Taylor confessed to “always having a liked wee fight” in his younger days. 

“As I got a bit older, and at school, I always found myself in fights just because I was the wee man. Not because I was in trouble or anything like that. Somebody seemed to be always trying to pick on me. I never backed away from having a fight. I found fighting natural.”

It didn’t take long for Taylor to adapt from taekwondo to boxing, despite nearly landing a head-kick in his first sparring session.

“[The other boxer] came and attacked me," Taylor recalled. "I almost took his head off with a spinning kick, but luckily I never actually kicked him. I thought ‘Oh right I can’t do that.’ So it took me a couple of sparring sessions [to adjust]. It felt natural for me to lift my legs when [sparmates] were coming in, but that soon dwindled away.”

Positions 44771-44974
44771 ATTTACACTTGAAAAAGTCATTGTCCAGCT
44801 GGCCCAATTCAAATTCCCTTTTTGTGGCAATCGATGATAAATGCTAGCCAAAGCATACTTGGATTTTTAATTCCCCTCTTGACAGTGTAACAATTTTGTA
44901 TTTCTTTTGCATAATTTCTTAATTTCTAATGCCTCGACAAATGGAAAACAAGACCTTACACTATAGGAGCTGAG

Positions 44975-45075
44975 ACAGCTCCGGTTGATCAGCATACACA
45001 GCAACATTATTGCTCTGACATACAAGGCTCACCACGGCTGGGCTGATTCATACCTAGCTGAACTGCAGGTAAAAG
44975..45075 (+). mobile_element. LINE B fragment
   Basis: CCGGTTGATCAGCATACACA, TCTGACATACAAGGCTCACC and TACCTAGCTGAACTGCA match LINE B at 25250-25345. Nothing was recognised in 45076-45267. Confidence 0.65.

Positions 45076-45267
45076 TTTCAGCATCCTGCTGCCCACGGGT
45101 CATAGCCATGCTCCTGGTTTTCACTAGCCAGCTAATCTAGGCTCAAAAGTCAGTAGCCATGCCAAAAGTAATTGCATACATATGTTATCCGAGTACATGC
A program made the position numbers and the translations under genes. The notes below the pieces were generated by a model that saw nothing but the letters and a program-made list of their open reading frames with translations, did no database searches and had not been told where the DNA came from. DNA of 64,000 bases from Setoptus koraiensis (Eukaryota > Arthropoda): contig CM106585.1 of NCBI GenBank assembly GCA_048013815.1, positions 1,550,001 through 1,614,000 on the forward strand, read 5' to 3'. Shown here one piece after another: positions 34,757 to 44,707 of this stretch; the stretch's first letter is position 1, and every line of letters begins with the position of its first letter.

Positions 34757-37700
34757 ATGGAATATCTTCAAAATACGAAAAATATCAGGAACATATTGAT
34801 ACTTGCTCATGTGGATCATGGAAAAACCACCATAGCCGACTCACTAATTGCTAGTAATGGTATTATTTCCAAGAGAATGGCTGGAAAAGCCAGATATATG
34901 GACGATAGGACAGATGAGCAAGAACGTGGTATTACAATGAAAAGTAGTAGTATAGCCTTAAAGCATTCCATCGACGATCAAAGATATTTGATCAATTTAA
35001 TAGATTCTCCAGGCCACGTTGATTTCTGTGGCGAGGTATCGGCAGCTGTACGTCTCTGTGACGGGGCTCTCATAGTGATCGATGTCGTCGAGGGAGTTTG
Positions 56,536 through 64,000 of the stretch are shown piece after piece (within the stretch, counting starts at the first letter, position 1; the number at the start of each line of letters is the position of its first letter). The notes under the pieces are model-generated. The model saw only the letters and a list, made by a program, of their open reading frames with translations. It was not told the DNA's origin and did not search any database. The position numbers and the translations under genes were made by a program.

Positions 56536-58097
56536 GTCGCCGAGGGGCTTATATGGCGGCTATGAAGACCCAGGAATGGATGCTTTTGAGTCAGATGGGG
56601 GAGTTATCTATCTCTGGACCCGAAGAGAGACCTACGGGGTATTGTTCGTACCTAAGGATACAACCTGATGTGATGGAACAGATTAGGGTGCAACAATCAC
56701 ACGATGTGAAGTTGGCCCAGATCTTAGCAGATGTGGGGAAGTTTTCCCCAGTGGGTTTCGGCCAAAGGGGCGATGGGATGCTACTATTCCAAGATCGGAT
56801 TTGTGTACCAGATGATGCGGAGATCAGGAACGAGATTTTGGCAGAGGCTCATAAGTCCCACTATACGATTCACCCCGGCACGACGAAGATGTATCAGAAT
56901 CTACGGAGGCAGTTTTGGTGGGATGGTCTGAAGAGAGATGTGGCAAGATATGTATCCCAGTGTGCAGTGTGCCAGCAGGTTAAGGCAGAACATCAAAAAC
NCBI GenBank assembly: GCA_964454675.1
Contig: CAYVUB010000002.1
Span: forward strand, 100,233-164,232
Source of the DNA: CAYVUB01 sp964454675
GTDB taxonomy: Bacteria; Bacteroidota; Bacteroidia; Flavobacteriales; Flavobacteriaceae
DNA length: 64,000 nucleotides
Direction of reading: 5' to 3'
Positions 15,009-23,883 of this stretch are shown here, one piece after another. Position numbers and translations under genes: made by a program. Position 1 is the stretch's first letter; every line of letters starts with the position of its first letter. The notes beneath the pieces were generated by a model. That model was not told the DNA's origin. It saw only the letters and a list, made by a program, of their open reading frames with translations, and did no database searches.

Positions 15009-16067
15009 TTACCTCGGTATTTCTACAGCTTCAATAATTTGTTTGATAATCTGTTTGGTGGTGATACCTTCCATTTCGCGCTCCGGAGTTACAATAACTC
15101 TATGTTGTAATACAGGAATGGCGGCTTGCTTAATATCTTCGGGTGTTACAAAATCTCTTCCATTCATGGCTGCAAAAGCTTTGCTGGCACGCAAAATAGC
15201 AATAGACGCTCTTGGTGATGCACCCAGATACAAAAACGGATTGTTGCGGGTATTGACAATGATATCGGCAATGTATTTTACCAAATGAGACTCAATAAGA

What followed was a stellar amateur career which included a bronze medal at the 2008 Youth Commonwealth Games, a silver at the 2010 Commonwealth Games, qualification for the 2012 Olympic Games in London and culminated in his finest moment as an amateur boxer - winning gold at the 2014 Commonwealth Games in Glasgow.

“Winning in front of 10,000 people at the [Glasgow] Hydro and then blasting out the ‘Flower of Scotland’ in front of them all. That was a dream come true,” Taylor said.

After Commonwealth glory, Taylor found it an easy decision to turn professional with Cyclone Promotions, despite being offered what he described as a great deal from MGM Marbella.

Taylor was looking for a trainer who could give him a large amount of one-to-one time. With the backing of Barry McGuigan, and the stewardship of his son Shane, Taylor has been loving life with Cyclone since day one.